Method 2 of 4: Conserve Water
Step 1. Save water at home
This is an important resource that we often take for granted. The water that comes from the tap must be pumped from a water source to a treatment plant, then filtered and treated with chemicals, and then pumped to your neighborhood. This is a process that requires a great deal of energy. By conserving water, you're doing your part to put less pressure on local water resources, which is particularly important if the place where you live is prone to droughts. You can do the following to save water:
- Avoid running the water when washing dishes. Instead, use a method of washing them that uses little water.
- Take short showers instead of taking baths. The latter require a much greater amount of water.
- Fix leaky pipes so that no water is wasted.
- Avoid using fresh water to water your lawn, but instead let it be watered with rain or save used water (for example, used bath water) for it.
Step 2. Avoid using toxic chemicals
Cleaning chemicals are often made from toxic ingredients that seep into the water supply and contaminate it, which is harmful to humans, wildlife, and the environment. You should use organic substances at home, as well as you could try making them yourself.
- Don't use a commercial all-purpose cleaner, instead try a solution of white vinegar and water, which will do the same but be non-toxic.
- Baking soda works great for stains of any kind.
- Use natural versions of shampoos, conditioners, and other body products.
- Don't use poison to get rid of insects and rodents in your home but instead use natural methods.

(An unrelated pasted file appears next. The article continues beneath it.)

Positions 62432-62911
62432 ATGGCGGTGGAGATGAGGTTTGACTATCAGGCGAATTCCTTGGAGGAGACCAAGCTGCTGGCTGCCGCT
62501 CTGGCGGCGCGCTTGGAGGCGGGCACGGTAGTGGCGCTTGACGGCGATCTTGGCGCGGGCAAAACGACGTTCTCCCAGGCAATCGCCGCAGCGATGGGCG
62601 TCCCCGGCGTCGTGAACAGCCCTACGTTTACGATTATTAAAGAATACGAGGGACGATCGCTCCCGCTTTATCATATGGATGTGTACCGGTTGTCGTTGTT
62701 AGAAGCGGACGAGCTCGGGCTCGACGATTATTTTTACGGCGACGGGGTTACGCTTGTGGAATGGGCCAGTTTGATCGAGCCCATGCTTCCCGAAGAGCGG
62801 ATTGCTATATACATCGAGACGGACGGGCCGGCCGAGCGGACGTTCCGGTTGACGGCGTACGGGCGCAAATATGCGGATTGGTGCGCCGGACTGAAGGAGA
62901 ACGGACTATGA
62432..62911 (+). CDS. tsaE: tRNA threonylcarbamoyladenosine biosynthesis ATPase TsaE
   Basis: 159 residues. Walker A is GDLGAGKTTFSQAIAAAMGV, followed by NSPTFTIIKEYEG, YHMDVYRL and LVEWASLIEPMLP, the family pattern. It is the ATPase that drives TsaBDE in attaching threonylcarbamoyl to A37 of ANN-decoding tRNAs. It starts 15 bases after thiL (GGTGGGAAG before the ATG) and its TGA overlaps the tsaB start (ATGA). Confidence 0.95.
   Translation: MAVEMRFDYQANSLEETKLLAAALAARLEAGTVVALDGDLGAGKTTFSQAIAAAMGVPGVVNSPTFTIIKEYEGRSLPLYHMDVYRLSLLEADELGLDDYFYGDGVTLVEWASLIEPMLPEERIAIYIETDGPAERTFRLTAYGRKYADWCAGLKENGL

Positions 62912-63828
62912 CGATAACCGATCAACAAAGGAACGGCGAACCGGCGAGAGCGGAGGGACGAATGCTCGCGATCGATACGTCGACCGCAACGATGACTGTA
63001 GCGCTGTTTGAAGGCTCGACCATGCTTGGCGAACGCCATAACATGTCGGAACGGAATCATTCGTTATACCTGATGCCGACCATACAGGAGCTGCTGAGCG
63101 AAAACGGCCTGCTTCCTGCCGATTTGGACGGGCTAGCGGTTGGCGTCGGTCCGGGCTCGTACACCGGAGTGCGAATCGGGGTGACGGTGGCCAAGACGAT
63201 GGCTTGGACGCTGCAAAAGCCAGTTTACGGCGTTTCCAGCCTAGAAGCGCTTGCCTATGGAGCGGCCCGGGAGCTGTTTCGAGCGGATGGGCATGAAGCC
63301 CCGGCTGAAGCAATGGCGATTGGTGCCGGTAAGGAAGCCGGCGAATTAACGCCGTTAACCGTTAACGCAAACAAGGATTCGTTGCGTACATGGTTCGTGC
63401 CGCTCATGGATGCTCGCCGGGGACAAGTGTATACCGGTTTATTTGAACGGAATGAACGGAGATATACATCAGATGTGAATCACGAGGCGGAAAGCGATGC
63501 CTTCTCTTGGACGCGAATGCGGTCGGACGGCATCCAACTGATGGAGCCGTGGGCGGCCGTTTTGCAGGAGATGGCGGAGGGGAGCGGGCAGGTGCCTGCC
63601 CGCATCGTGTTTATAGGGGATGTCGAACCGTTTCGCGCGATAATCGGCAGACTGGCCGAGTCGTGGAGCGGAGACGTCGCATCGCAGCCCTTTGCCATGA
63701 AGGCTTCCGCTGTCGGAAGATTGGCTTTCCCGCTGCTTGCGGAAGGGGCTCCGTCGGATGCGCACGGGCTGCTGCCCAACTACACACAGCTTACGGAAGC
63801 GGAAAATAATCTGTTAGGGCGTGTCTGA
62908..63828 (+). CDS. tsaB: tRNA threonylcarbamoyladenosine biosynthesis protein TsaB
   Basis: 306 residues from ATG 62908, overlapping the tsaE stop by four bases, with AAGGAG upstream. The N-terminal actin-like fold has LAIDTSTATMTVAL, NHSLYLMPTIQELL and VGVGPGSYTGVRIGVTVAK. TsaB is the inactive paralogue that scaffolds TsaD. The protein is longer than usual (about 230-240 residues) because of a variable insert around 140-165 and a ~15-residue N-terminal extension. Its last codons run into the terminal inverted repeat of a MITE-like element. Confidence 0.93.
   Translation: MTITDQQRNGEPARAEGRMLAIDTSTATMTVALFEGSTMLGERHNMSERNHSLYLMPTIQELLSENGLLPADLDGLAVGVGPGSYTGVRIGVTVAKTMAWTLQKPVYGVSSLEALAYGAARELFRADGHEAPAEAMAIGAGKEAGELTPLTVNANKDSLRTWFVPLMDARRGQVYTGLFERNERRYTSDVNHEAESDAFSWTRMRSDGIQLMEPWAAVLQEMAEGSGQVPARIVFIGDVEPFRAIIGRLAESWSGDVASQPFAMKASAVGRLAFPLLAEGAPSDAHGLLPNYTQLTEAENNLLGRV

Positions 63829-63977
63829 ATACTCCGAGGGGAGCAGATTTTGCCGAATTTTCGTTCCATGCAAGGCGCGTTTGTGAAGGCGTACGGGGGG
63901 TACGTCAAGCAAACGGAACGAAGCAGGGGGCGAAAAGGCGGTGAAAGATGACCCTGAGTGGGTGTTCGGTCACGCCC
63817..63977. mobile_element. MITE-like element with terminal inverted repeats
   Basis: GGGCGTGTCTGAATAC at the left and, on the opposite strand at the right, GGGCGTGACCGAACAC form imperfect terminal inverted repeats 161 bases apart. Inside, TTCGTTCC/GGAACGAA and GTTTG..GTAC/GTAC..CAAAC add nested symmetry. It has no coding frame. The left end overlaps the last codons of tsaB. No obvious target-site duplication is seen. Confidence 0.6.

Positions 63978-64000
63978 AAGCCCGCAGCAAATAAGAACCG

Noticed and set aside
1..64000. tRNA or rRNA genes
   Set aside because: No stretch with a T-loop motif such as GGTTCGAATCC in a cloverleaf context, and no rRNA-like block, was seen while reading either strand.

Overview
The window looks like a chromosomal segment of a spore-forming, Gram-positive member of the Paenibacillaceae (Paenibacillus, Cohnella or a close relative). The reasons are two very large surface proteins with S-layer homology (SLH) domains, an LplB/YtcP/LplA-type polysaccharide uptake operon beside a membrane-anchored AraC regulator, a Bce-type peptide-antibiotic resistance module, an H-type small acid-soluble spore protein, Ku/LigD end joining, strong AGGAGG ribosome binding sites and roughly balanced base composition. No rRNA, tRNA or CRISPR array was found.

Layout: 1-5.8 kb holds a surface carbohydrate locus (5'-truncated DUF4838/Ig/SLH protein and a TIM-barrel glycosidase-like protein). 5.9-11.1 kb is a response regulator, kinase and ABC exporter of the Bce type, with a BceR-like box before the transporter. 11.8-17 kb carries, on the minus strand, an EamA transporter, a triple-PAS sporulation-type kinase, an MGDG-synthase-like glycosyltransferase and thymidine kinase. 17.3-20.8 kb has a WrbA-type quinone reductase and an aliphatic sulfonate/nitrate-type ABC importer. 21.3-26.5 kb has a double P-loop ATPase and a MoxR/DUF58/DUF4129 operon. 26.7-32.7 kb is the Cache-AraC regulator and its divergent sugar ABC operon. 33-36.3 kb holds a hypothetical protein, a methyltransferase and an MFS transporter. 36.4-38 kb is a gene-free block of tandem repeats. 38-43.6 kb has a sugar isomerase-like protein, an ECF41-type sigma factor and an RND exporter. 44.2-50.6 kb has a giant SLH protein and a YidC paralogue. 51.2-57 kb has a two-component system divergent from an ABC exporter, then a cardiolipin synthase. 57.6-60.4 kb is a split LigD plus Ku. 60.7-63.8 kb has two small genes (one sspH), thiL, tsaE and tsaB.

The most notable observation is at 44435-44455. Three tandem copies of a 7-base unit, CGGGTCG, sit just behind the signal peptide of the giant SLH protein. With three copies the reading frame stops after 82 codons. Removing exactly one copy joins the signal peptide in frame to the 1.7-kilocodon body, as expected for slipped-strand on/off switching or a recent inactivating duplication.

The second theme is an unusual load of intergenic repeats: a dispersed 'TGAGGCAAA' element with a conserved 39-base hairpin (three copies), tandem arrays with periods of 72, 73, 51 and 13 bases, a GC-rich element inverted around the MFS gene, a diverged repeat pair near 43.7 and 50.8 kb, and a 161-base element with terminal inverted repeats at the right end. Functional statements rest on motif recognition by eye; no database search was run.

Step 3. Never dump hazardous waste down the drain
What's even worse is pouring them onto your lawn, as they will eventually seep into the groundwater. Paint, motor oil, bleach, ammonia, and other strong solutions should be disposed of properly according to local sanitation department guidelines. Most of the communities have places for the proper disposal of toxic waste.
Step 4. Find ways to combat local water pollution
All communities depend on a natural source of water to survive. It is essential that the water that literally gives life to the community is protected, be it a river, lake, groundwater or other source. You should locate local groups that work to protect water and come together to help. Here are some ideas:
- Participate in local waterway cleanups so you remove trash that pollutes local streams, rivers, and beaches.
- Report those who pollute local water. When there are imprecise government regulations, many water sources become contaminated with industrial waste. You can find out if there is a group working to fix things and keep the water where you live clean.
Method 3 of 4: Protect the Land and Wildlife
Step 1. Produces less waste
Excess waste causes landfills to overflow, polluting the land, water, and air, making life worse for everyone who lives nearby. There are many ways to acquire greener habits when it comes to waste. The following are some ideas:
- Buy products that are not heavily packaged. For example, don't buy packages that are individually wrapped with one serving each but instead buy food in bulk.
- Recycle and reuse as much as you can. You'll quickly figure out how many wrappers you have at home by setting a goal to either recycle or use all of them.
- Compost food scraps. Since food scraps are biodegradable, there is no reason why it should go to a landfill.
Step 2. Make your garden suitable for plants and animals
This is an easy and very useful way to go green. Because humans have destroyed many wild places, native plants and animals need great help to survive. You could make your garden a safe place for wild creatures in need of a home. You will see how, in no time, your garden will be full of wildlife.
- You should not treat your garden with pesticides or herbicides.
- Designate a part of your garden where you don't cut the grass and let the natural grasses and weeds grow as high as they can, which will encourage wildlife to settle there.
- You can plant butterfly bushes and other plants that attract butterflies and bees.
- Also install a bird feeder and waterer, and you could also install a squirrel feeder and a bat box.
- Make a small pond that can be a source of water for the animals.